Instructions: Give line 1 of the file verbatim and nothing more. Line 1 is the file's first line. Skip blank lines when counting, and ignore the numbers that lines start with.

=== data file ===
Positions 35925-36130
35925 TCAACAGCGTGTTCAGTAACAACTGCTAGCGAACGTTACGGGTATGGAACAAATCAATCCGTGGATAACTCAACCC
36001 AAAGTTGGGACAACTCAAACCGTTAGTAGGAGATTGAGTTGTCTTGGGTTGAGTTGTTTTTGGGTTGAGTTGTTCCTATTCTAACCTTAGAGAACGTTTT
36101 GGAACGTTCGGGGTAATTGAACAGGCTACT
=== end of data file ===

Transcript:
Positions 35925-36130